With the advent of the “Me Too” movement, sexual harassment was thrust into the media spotlight like never before. The brave women and men who came forward to discuss their stories launched a national dialogue about sexual harassment and significant backlash against offenders. New Jersey recognizes sexual harassment in any form as illegal. Whether you have been inappropriately touched, subjected to lewd comments, intimidated based on your sex, threatened with retaliation for speaking up or reporting sexual harassment, or been offered a raise or promotion for sexual interaction, you are not alone or without recourse. The experienced New Jersey sexual harassment lawyers at Peterpaul Law, LLP. are here to help you hold the offender(s) accountable for their behavior and we will fight tirelessly for the justice you deserve.
Sexual harassment is defined as unwelcome sexual advances, requests for sexual favors, and other verbal or physical conduct of a sexual nature. This definition, provided in the Equal Employment Opportunity Commission Guidelines, has been accepted in New Jersey and used in the NJ State Harassment Policy. Under this policy, it is considered a violation to engage in sexual or gender-based harassment in any form, including hostile work environment harassment, quid pro quo harassment, and same-sex harassment.
Hostile work environment sexual harassment is said to occur when an employer or any agent of an employer, subjects an employee to sexual, offensive, or abusive conduct because of their gender. This behavior is the foundation for a hostile or abusive workplace that impedes an employee’s ability to perform their job function free from detrimental interference. Hostile work environment sexual harassment can be carried out implicitly or explicitly and need not involve physical or sexual contact. Making comments about a person’s gender or any condition that may be associated with their individual characteristics protected under the New Jersey Laws Against Discrimination is strictly prohibited. This includes statements related to a person’s physical appearance, dress, or lifestyle choices.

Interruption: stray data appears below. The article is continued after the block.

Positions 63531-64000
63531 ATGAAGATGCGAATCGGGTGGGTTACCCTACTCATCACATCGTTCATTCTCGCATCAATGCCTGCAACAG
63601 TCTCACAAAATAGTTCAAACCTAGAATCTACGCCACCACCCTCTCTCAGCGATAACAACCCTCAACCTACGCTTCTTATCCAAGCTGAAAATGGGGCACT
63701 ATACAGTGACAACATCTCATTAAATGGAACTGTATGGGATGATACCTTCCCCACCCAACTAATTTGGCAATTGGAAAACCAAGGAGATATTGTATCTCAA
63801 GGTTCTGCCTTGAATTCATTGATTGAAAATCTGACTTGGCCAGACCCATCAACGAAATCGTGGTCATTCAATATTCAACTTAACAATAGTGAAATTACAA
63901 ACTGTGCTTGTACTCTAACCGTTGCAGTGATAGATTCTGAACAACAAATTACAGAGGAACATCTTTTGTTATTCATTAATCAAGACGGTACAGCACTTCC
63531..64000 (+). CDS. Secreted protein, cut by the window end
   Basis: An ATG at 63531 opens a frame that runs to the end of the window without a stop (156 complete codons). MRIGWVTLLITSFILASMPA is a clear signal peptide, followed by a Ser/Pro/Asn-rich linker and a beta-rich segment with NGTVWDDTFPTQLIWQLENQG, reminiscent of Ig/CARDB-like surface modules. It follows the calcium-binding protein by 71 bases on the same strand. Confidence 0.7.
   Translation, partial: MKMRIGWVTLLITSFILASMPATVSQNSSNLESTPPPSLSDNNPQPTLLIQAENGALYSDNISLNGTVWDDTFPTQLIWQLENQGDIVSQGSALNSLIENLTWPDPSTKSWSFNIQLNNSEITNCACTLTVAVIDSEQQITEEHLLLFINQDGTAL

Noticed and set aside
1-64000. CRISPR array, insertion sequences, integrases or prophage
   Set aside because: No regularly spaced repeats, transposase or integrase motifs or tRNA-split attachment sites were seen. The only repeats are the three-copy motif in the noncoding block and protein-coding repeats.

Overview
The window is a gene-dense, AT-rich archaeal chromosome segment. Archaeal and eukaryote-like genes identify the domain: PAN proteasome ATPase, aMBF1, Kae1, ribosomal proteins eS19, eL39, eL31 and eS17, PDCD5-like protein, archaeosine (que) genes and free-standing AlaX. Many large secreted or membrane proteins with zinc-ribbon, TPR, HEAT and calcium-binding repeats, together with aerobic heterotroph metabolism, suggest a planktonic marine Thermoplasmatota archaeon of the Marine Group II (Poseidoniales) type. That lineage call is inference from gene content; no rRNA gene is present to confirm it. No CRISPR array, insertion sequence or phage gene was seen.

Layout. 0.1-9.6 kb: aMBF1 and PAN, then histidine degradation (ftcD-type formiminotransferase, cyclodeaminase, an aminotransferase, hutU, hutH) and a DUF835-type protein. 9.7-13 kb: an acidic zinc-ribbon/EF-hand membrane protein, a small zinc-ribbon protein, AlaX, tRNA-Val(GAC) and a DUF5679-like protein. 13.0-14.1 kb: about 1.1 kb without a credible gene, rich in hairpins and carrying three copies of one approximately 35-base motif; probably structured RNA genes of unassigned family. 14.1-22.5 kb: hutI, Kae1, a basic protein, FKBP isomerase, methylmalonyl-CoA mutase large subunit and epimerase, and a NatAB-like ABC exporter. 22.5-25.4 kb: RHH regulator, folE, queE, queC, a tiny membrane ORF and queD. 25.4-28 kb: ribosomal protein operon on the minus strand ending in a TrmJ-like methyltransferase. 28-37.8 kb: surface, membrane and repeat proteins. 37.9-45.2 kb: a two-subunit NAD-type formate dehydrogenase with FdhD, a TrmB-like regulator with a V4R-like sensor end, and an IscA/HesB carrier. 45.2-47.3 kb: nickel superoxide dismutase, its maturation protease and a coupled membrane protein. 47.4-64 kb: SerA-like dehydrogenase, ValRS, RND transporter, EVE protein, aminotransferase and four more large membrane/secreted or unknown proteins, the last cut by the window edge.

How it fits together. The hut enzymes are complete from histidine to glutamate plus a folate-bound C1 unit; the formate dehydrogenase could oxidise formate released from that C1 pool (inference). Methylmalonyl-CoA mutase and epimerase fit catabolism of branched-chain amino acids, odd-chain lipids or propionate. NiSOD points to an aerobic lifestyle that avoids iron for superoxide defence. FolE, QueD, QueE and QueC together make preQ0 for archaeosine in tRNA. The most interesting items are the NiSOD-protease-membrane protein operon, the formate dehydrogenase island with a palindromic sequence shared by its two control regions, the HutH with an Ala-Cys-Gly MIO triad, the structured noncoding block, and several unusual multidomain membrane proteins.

Quid pro quo harassment occurs when an employee is offered a promotion, a salary increase, professional advancement, or other benefit in the workplace in exchange for a sexual relationship, favors, or sexually-charged attention. It also includes threats to take negative action, such as demotions or poor evaluations, if the individual refuses unwelcome advances. Lastly, same-sex harassment includes words or actions of a sexual nature among individuals of the same sex. Conditions and standards are applied in the same way, regardless of the respective genders of those involved.
Sexual harassment can be perpetrated by anyone, including superiors, clients, colleagues, and lower-level co-workers. If another person makes you feel demeaned, objectified, uncomfortable, intimidated, or violated based on your gender, you may have grounds for a sexual harassment lawsuit. It is important to note that sexual harassment may be perceived by others as positive or negative.
For instance, compliments regarding a person’s physical appearance or desirability are absolutely considered harassment if you are made to feel inferior or uncomfortable by another individual in a work setting. Negative comments regarding an entire gender, such as “women are always…” may be considered sexual harassment as well. Moreover, sexual harassment can be perpetrated through physical conduct, verbal statements, phone calls or messages, gestures, e-mails, letters, notes, text messages, and social media messages.
In general, sexual harassment may involve:
• Explicit or implicit conduct communicating that sexual reciprocity is a necessary condition of employment
• Demonstrating that refusal to engage or accept such conduct may negatively impact employment decisions
• Conduct that creates an aggressive environment or sexual undertones in the workplace
• Sexually-related words or behavior that interferes with a person’s work performance or could reasonably be inferred to do so
The following are some examples of sexual harassment for your reference:
SExual Harassment Specialists